In the last two blog posts you found a lot of tips for authors what to look for in a publishing contract. Now, imagine, you found a literary agent, and he’s landed you an offer from a publishing house. You have made it! Wrong! Publishing contracts should not be signed right away, even if you have an agent. Let your own lawyer (specialized on contract law) explain you the agreements and let your agent negotiate on your behalf.
Do you really need to know all the “small print”? Yes, every bit of the contract!
And yes, even if the book project never gets off the ground. Without appropriate contract provisions, it may end you up in a legal limbo. Read more about all the important contract clauses you might encounter and get the Book Contract Checklist:
Originally posted on Savvy Writers & e-Books online:
Traditional Publishing Contracts – Part Three of a Series
Signing a “Standard” Publishing Contract can have serious consequences for authors. A publisher’s standard agreement could contain a one-sided non-competition clause that prevents the author from using material from his manuscript in day-to-day business, such as blogs posts, magazine articles, even tweets. Or a clause in the contract might state that the author is prohibited to produce another work that competes with the title under contract without prior permission of the publisher. Well, what authors do with their time is their business, isn’t it? Shouldn’t they be able to write other books, for themselves or for other publishers? Are they slaves of the publisher?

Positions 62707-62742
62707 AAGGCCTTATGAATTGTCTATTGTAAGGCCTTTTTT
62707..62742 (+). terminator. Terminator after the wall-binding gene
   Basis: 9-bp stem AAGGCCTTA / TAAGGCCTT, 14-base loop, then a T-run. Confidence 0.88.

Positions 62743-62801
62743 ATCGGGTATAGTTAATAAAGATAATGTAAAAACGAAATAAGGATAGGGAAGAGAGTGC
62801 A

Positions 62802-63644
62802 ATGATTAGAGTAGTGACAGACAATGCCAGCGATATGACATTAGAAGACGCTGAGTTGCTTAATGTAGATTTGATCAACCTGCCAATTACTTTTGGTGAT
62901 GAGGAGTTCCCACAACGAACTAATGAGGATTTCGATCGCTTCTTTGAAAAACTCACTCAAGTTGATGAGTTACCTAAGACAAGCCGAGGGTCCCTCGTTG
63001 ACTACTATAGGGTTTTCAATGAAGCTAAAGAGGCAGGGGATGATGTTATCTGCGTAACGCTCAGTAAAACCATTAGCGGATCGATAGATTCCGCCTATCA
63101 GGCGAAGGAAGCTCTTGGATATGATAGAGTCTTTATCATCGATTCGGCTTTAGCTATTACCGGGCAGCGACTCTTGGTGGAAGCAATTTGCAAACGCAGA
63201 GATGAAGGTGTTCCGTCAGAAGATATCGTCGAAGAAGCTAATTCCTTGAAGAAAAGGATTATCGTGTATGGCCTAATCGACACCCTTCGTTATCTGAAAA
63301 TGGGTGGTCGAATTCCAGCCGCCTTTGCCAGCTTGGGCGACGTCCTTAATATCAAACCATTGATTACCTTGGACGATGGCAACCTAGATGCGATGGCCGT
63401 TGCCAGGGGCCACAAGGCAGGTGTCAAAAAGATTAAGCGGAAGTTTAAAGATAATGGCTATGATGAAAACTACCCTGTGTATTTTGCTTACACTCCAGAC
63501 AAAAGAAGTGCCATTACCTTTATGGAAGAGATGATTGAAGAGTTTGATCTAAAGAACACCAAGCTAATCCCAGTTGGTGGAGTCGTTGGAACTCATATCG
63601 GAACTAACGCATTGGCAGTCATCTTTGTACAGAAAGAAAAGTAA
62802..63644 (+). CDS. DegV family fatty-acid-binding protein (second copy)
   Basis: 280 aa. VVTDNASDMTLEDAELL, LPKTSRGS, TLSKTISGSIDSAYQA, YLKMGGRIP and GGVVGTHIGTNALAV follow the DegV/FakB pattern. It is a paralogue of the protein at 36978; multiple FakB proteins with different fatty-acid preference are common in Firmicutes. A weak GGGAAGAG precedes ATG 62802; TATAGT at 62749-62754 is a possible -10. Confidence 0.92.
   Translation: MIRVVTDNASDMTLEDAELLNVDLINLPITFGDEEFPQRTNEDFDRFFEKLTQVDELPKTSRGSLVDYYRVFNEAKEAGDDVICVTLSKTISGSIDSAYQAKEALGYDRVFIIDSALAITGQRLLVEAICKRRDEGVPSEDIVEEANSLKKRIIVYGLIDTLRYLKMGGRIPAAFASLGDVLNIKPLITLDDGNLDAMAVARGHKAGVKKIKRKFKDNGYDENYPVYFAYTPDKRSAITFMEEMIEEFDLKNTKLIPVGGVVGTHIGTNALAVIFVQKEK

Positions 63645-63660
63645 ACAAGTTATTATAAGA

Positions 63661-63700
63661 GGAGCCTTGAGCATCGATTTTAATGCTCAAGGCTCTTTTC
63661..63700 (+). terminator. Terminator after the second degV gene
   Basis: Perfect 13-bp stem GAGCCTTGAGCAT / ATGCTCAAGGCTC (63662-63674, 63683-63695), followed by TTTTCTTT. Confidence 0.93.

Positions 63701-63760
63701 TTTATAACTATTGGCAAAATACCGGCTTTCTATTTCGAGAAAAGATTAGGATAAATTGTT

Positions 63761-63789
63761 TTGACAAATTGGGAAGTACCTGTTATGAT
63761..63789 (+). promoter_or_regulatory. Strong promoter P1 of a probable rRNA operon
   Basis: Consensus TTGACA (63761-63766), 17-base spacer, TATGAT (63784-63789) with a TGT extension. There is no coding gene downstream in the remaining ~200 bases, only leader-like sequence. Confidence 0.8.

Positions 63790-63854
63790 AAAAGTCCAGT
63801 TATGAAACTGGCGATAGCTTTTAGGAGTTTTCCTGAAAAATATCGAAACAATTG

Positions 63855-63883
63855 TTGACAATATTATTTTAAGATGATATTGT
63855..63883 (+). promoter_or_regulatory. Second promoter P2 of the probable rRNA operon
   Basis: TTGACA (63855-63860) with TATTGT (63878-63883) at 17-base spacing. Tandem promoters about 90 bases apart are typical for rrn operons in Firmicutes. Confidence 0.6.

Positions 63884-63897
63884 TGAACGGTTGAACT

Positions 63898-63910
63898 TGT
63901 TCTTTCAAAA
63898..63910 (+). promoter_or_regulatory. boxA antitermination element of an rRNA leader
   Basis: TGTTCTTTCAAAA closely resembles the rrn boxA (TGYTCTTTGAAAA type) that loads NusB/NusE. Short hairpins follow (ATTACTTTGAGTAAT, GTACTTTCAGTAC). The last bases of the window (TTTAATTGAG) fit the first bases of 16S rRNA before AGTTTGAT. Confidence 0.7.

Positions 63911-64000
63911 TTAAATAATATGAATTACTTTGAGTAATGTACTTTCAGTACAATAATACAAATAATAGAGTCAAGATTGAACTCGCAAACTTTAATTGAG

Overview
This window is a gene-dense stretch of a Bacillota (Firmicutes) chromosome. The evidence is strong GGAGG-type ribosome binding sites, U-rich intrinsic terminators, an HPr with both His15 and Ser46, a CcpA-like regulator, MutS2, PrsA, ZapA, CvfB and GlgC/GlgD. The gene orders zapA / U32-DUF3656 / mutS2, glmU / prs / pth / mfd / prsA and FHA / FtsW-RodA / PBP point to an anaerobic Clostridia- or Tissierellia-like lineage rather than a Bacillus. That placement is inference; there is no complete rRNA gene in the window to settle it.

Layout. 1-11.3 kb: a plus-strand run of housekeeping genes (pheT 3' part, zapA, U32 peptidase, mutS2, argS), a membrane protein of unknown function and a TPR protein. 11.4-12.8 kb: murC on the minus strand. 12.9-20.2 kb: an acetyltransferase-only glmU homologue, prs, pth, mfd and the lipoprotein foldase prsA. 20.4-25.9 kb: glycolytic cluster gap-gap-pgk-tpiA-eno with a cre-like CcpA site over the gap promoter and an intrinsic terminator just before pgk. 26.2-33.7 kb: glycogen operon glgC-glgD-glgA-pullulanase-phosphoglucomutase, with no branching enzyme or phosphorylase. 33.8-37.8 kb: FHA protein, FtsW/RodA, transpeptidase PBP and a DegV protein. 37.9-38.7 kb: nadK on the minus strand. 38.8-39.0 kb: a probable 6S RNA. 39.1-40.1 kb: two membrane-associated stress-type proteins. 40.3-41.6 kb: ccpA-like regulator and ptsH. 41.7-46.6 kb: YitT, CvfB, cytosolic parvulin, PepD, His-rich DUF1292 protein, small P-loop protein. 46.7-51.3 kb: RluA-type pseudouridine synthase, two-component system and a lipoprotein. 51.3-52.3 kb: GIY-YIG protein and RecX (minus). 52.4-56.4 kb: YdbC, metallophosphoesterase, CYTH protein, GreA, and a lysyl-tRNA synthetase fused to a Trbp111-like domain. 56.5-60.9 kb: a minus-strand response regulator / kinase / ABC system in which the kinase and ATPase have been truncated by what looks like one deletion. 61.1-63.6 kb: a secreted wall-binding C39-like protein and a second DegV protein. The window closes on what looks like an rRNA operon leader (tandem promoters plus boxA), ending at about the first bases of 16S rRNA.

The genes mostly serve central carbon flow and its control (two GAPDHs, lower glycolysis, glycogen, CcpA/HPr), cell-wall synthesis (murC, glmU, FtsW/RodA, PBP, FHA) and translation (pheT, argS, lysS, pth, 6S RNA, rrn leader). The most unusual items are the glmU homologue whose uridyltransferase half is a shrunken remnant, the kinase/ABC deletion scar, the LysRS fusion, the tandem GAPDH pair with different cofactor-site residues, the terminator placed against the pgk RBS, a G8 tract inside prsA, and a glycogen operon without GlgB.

Read the examples of book contract clauses here and in number two of this series (compare
them with your own contract) and find out “what it means” to you as the author:
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Tagged: Advances and Royalties, agent negotiating on your behalf, Book Contract Checklist, contract clauses, Contract Lawyer, Indemnity, Minimum Wage for Authors, Out-of-Print Book, Publishing contract, Reversed rights